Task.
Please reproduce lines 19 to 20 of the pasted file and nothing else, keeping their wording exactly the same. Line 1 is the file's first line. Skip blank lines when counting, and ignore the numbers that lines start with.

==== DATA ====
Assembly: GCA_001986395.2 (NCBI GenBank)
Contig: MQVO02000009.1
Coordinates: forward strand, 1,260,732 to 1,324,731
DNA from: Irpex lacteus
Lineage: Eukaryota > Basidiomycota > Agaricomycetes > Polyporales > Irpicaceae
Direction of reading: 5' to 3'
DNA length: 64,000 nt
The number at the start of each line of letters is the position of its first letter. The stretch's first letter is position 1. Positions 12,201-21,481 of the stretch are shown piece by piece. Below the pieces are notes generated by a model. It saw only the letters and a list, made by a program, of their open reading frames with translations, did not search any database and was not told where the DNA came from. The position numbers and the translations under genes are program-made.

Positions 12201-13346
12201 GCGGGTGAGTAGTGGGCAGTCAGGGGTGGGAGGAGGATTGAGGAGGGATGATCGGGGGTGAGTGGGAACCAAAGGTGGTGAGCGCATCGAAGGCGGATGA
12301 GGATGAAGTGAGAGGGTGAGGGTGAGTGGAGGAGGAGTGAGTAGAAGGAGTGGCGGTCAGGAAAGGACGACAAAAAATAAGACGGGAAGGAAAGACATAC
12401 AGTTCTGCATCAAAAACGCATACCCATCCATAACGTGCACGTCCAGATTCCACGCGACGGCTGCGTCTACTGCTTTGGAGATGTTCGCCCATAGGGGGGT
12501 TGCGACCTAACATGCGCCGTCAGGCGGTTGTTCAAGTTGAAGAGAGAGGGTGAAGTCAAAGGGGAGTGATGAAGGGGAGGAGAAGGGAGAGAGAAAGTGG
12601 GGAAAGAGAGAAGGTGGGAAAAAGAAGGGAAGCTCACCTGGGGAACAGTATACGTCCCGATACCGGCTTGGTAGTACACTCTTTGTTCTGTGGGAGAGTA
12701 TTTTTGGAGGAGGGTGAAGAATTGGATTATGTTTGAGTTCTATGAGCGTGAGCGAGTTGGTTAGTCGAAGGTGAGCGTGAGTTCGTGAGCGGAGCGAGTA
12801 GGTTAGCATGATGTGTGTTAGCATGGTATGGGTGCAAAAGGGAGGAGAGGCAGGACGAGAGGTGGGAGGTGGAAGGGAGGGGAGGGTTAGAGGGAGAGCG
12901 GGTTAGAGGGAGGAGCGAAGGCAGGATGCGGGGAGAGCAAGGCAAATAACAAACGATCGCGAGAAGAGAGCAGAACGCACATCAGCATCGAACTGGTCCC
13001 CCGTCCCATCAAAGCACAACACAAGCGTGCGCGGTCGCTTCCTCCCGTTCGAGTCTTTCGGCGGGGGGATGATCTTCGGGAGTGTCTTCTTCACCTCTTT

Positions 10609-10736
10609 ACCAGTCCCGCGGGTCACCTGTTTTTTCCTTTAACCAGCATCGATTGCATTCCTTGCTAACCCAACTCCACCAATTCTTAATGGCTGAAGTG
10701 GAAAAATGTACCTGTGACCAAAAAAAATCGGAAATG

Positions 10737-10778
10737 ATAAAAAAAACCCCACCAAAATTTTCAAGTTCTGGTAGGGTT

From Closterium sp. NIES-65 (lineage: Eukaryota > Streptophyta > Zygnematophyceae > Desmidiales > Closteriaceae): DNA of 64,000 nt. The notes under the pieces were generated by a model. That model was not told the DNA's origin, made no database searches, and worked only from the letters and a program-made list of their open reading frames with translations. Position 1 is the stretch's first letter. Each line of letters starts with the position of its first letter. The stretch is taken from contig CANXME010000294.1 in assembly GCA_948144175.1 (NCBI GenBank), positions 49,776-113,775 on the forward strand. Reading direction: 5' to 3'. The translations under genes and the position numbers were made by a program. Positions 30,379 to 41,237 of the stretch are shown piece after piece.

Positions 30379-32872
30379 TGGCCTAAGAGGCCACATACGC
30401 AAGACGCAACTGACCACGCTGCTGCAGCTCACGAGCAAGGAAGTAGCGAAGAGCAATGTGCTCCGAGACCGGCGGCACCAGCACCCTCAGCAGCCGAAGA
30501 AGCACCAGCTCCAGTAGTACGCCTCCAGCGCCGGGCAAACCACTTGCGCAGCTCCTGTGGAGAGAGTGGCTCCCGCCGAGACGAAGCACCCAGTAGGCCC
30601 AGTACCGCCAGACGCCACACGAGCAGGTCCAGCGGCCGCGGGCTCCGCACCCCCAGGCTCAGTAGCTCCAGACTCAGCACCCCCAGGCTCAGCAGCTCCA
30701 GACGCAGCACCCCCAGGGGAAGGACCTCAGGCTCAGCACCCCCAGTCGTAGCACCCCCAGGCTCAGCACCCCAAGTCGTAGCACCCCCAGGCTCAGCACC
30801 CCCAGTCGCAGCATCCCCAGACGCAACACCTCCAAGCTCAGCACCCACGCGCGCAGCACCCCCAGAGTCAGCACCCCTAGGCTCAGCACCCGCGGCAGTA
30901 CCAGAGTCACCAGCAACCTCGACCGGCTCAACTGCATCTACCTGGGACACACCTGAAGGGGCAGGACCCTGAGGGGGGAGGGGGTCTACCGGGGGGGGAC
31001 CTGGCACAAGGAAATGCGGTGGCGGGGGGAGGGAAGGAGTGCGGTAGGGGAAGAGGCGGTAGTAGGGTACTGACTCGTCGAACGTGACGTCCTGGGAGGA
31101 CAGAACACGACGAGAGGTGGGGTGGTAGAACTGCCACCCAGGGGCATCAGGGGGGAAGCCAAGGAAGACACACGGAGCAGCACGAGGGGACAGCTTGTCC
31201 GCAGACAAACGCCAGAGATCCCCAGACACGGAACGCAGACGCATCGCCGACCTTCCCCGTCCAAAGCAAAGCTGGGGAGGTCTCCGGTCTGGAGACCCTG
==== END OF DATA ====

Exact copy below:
Positions 10609-10736
10609 ACCAGTCCCGCGGGTCACCTGTTTTTTCCTTTAACCAGCATCGATTGCATTCCTTGCTAACCCAACTCCACCAATTCTTAATGGCTGAAGTG